WASHINGTON – One man claims that changing something as simple as the top of a medicine bottle will result in hundreds of billions of dollars in health care savings.
Richard Burke developed RXTimerCap, a cap that fits on top of prescription pill bottles and uses a built-in timer to remind patients when to take their medicine.
Once the bottle is opened, the clock on the cap’s timer resets to zero. When the cap is closed, it measures the seconds, minutes and hours until the appropriate time for the patient to take the medicine again.
Burke’s invention is grounded in personal experience and in statistics from the World Health Organization.
When Burke’s father was diagnosed with lung cancer, his dad needed a spreadsheet just to keep track of what pills to take and when. When his father became too sick to follow his own flow charts, he passed the responsibility on to Burke’s mother and then to Burke, who continued to wrestle with the problem until his father’s death.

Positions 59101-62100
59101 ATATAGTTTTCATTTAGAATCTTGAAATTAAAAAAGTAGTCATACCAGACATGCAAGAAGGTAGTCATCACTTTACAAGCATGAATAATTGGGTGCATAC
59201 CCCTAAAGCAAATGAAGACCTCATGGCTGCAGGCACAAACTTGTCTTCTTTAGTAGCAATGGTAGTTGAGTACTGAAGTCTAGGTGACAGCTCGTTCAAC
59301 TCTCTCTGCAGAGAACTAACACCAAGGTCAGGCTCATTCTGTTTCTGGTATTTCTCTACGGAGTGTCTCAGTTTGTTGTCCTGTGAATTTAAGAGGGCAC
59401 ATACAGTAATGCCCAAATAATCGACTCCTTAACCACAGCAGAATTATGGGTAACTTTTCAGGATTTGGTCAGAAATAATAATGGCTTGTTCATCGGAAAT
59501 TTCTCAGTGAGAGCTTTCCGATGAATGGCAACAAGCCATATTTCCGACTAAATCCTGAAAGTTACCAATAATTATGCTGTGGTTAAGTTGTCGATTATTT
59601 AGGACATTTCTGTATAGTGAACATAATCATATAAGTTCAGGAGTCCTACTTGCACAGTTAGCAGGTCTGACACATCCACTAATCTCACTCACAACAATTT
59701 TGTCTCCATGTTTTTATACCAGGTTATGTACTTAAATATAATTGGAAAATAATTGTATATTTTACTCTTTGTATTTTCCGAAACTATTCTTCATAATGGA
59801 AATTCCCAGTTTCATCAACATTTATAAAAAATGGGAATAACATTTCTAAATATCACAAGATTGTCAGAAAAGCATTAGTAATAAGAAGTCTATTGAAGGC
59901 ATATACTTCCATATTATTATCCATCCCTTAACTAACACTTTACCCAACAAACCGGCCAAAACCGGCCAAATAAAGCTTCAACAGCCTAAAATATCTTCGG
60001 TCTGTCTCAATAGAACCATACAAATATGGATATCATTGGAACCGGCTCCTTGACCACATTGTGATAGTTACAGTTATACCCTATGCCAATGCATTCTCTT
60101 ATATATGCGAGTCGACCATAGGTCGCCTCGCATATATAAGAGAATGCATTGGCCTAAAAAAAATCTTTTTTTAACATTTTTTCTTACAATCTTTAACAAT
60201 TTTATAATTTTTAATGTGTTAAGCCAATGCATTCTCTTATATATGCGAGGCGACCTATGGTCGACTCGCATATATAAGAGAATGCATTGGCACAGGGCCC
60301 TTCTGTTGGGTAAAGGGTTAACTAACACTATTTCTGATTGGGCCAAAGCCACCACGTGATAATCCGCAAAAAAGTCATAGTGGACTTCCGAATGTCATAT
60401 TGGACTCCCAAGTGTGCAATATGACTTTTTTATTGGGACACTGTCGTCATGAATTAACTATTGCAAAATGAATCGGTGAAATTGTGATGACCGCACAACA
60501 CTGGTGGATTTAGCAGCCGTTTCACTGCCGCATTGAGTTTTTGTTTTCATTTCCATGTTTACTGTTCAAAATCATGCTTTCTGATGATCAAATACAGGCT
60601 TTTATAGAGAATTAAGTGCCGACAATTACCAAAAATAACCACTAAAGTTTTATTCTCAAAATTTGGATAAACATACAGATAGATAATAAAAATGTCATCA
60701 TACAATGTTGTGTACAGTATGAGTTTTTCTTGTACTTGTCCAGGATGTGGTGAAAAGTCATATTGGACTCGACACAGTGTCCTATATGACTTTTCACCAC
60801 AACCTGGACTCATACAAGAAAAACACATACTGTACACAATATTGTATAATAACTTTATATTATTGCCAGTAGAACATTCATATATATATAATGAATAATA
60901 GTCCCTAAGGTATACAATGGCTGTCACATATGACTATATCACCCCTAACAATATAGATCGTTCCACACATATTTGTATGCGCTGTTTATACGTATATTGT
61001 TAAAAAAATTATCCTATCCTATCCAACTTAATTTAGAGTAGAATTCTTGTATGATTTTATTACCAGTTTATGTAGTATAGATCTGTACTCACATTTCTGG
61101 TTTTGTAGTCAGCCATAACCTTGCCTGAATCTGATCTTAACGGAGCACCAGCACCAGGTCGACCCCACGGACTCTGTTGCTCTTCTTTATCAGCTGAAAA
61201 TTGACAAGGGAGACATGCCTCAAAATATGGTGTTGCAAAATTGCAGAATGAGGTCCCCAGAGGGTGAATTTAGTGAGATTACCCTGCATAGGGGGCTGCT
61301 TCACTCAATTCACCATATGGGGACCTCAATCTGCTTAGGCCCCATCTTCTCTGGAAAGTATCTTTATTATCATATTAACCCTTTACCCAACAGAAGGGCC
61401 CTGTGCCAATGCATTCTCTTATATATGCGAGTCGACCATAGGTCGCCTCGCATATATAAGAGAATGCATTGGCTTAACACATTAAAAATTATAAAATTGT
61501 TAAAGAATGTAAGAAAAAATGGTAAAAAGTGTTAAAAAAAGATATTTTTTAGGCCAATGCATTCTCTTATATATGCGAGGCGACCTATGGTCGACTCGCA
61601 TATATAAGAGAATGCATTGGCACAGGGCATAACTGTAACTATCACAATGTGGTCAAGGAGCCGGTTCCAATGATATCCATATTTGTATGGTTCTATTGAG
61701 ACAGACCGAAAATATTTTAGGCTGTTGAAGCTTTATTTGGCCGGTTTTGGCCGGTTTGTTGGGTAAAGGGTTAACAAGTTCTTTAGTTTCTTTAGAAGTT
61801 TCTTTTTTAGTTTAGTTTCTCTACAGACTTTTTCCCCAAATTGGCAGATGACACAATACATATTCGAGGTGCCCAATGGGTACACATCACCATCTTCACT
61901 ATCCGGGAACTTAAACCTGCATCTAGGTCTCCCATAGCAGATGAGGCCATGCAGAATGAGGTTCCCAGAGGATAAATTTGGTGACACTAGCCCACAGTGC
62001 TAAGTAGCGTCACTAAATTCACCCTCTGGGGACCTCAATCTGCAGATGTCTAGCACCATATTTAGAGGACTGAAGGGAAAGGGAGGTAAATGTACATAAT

WHO reports that roughly 50 percent of patients do not take their medications as directed. This leads to more than 125,000 deaths every year in the U.S. Based on those statistics, Burke says his cap can save as much as $300 billion dollars in health care costs.
Burke is now working with pharmacies to see if they will provide the caps for free. He is also working with insurers to underwrite the costs.